In 2004, the foundation was renamed the Robert Walser Foundation Zurich. The following individuals served as directors of the Robert Walser Archive from 1973 until the present: Katharina Kerr, Guido Stefani, Werner Morlang, Bernhard Echte, Margit Gigerl, Lucas Marco Gisi, Lukas Gloor. In 2009, the Foundation underwent a major structural reorganization, relocated to Bern, was renamed the Robert Walser Foundation Bern; the Robert Walser Center was opened the same year, overseen by the founding director Reto Sorg. Since the Robert Walser Archive is considered a major and central part of the Robert Walser Center; that same year saw the introduction of volunteers, who support the staff and their scholarly activities. The main focus of the Archive is the Robert Walser Collection, which includes manuscripts, personal papers, an ever-expanding collection of secondary literature, continuously being catalogued and analyzed. Although still owned by the Robert Walser Foundation, these valuable and sensitive manuscripts were transferred in 2009 to the Swiss Literary Archives of the Swiss National Library in Bern.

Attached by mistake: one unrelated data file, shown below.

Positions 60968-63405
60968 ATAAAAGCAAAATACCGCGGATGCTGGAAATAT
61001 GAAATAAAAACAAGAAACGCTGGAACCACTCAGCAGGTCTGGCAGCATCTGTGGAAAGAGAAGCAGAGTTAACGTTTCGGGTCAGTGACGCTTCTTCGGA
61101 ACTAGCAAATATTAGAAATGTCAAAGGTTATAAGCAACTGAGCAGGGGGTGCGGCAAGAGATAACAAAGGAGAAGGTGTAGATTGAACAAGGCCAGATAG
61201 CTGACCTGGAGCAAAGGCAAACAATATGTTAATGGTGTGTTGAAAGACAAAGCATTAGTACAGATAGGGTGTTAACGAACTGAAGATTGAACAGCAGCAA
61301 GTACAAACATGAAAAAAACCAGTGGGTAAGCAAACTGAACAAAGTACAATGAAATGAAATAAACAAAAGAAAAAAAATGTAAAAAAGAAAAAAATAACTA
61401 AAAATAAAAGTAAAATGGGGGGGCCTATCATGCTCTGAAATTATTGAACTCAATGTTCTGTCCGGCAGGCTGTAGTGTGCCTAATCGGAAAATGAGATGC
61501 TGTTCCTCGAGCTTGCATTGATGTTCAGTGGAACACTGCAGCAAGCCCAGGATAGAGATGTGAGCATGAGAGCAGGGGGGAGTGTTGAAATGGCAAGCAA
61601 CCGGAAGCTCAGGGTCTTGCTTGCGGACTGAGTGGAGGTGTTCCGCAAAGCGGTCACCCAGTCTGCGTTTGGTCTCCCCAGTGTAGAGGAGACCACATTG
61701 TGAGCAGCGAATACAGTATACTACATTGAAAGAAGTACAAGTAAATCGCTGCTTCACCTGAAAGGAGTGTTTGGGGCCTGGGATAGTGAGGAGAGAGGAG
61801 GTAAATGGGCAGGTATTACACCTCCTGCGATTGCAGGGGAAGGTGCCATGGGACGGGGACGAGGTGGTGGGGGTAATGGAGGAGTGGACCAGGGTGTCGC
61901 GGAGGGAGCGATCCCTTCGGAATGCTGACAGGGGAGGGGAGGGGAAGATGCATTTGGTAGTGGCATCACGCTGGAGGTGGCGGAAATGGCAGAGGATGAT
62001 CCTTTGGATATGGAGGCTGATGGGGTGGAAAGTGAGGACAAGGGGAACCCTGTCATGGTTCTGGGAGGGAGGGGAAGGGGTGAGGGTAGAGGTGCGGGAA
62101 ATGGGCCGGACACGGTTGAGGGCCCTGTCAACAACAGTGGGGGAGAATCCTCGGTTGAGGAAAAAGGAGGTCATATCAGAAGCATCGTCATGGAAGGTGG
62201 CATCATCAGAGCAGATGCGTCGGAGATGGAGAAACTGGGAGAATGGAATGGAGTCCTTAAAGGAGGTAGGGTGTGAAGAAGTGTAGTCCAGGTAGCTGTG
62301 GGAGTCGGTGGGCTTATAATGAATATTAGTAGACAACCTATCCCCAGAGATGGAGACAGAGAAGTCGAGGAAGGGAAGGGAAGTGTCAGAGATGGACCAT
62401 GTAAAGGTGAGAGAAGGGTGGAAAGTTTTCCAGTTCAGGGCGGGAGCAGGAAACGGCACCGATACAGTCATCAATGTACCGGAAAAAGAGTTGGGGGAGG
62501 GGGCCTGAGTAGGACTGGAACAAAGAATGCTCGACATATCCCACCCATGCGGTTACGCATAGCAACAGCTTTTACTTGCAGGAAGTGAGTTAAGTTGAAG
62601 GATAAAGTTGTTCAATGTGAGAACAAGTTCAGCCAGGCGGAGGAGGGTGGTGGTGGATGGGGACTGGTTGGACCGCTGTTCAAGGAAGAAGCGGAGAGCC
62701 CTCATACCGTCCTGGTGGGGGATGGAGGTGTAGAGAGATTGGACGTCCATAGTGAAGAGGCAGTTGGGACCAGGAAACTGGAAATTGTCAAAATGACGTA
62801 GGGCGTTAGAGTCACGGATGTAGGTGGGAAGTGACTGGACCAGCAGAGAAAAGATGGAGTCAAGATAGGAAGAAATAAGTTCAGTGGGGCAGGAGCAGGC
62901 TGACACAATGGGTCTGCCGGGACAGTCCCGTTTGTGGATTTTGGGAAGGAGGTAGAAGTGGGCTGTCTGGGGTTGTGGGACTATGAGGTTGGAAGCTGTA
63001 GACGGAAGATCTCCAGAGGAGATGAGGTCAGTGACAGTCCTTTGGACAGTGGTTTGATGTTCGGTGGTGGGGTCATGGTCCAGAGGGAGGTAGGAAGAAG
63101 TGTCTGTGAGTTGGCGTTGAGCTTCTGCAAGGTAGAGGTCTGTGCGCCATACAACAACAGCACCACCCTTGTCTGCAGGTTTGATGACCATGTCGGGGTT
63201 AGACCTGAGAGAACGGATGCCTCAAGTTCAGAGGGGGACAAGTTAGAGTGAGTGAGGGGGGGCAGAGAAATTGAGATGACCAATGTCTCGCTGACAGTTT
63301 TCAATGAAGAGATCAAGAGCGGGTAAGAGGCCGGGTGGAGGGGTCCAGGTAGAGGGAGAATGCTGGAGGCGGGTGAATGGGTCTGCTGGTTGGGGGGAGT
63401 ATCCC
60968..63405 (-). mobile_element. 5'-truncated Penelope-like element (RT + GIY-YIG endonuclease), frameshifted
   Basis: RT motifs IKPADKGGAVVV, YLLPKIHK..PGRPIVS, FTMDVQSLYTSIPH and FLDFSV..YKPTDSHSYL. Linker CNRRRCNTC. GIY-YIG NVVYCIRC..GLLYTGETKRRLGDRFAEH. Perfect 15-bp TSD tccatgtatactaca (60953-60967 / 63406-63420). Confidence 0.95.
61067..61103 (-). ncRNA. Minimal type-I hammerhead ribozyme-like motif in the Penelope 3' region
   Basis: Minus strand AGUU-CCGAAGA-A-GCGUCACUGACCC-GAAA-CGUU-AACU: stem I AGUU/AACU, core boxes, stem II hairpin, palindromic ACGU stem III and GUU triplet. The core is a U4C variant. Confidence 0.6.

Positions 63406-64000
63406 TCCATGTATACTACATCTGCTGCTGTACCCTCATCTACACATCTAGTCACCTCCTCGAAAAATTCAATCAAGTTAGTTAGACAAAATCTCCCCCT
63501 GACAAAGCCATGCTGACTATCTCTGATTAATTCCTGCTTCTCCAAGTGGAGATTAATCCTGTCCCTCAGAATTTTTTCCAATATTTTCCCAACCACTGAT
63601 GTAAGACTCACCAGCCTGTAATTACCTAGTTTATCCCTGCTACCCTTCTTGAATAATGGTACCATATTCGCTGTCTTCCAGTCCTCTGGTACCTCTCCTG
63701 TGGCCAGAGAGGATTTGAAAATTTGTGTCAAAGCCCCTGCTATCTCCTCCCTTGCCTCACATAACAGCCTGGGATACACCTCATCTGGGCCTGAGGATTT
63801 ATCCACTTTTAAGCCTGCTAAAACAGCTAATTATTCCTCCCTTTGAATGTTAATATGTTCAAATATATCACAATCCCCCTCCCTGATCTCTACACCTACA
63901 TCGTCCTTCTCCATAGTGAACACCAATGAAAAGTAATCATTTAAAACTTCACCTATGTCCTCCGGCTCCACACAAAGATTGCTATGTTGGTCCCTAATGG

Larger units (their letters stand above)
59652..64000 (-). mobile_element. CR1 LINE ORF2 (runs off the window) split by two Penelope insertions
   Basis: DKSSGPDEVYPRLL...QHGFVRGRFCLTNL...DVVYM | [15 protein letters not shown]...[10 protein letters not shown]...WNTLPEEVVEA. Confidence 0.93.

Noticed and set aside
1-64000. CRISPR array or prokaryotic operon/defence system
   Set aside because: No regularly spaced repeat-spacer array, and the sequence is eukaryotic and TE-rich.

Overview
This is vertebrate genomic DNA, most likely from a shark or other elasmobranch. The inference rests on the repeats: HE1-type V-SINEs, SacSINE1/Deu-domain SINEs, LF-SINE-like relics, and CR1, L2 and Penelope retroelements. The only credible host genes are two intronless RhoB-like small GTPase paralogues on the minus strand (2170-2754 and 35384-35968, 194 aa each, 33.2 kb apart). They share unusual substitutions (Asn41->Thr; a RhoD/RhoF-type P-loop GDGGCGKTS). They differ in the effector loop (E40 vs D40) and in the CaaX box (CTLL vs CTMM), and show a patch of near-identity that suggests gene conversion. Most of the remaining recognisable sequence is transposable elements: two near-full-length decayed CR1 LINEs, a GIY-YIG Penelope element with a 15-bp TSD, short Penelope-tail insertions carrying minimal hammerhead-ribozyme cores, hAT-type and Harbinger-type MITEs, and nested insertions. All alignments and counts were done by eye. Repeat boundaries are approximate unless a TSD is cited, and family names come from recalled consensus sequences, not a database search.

The Archive features the partial estates of Robert Walser’s siblings and those of Carl Seelig, as well as the Walser scholars Anne Gabrisch, Jochen Greven, Werner Morlang. Since the 1980s, the Robert Walser Center and the Robert Walser Archive work on special editions and other publications regarding Robert Walser; the Robert Walser Center maintains the world’s leading Walser library, which collects everything written by and about Robert Walser. In addition to all editions of Walser’s work in the original German and any existing translations, it includes periodicals and unpublished academic theses and dissertations; the Library’s catalogue, a key tool for all Walser scholars, can be accessed and searched via the Center’s homepage in both German and English. The Robert Walser Center furthermore houses the most comprehensive collection of Walser’s work in translation; the Robert Walser Center stages thematically alternating exhibitions about the life and artistic influence of Robert Walser. Recent exhibitions have featured Walser’s first editions and letters, as well as exhibitions featuring artists such as Robert Frank, Tilo Steireif, Thomas Hirschhorn, Yves Netzhammer.